Risks in Building Your Own Home
Many people who start out to build their own homes have never built anything before. This lack of experience in construction practices and the planning and managing of house building makes their job difficult. Contractors who build homes face their share of daily obstacles from material availability to labor shortages. Owner builders who face the same challenges are often ill-prepared to handle them.
Even people who have been building for a long time have difficulty nailing down construction costs. The problem is that materials, labor, equipment rentals and trade contractor costs are being calculated for some time in the future. As economic conditions change, prices change. Underestimated costs often force owner builders to cut corners as the project progresses, affecting the final quality and value.
Costs also get underestimated by owner builders simply due to lack of experience and lack of reliable estimating tools. Good estimating software costs hundreds of dollars. Learning to use the software takes hours. An owner builder's problems in this area are amplified if she doesn't know building processes.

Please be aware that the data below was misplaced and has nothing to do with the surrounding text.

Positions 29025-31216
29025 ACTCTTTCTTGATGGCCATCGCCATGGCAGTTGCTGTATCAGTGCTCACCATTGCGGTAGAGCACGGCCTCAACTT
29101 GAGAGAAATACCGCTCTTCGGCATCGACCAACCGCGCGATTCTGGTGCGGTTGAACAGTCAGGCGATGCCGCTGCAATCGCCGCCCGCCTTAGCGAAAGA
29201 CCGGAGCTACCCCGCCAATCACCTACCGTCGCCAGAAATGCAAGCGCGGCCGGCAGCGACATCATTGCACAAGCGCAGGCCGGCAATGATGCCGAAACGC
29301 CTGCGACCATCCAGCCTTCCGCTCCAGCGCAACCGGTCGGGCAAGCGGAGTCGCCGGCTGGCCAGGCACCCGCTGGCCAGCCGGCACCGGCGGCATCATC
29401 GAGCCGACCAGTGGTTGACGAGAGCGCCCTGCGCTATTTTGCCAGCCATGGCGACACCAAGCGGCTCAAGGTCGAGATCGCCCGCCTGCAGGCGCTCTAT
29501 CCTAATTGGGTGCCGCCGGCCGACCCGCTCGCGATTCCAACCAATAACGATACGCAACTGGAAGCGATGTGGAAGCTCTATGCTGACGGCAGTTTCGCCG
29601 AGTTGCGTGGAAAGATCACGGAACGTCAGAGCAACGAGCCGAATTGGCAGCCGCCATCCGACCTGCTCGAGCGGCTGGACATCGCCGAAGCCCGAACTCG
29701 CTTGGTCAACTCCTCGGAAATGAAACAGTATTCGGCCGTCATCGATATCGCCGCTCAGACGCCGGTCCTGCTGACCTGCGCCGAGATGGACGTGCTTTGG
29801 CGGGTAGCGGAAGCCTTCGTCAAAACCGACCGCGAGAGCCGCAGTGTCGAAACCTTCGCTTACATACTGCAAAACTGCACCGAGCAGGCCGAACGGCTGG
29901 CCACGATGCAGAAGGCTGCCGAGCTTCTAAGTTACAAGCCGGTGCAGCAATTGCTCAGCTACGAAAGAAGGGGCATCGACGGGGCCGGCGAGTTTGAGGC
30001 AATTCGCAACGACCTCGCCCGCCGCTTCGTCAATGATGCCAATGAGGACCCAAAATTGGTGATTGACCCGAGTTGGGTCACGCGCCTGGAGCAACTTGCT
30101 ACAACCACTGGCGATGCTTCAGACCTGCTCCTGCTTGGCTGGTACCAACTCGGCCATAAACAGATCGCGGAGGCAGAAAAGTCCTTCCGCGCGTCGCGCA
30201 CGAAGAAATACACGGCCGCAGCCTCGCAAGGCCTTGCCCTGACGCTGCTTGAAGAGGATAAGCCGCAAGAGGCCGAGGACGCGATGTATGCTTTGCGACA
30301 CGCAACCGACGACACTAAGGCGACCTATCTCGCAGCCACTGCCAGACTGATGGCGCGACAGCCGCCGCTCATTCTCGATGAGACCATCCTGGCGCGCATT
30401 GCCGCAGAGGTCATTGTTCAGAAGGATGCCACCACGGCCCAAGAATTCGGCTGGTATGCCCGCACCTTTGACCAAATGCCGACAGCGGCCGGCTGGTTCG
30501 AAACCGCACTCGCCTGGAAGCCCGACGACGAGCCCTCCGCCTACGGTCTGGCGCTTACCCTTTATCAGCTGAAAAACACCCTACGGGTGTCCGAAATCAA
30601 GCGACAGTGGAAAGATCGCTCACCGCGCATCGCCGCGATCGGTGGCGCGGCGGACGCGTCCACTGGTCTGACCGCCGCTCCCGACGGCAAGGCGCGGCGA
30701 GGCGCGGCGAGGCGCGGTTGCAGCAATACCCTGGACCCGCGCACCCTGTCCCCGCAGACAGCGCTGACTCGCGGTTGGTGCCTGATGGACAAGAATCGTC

Higher Costs of Construction
Building a home is a complex project with multiple tasks dependent upon preceding tasks. There are costly mistakes that can creep into the process. For example, many large bath units must be brought into the bathroom before all walls are built. If the walls get built first, then part of them will most likely need to be removed to get the bath unit into the bathroom.
Not ordering the right quantities of materials causes work stoppages and more expense to get those materials to the job site. Owner builders often forget to plan for safety and security at the job site. The initial costs of not doing that might be minor, but one accident, or one sudden rainfall that damages materials, can easily add significant costs to the entire project.
Inexperienced people who build their own homes face a higher probability of making mistakes during construction due to their inexperience. Construction mistakes range from simple, easy-to-fix items, to major structural mistakes that require expensive retrofitting or removal of assemblies so that they can be rebuilt. Owner builders often make the mistake of assuming the inspector or code compliance official will alert them, but often the mistakes are already made by the time they are spotted by the inspector.
Procedural mistakes like not calling for inspections when they are needed can be a source of major problems. Once a foundation is poured, it is no longer possible to see the components that were used in it, or how they were put together.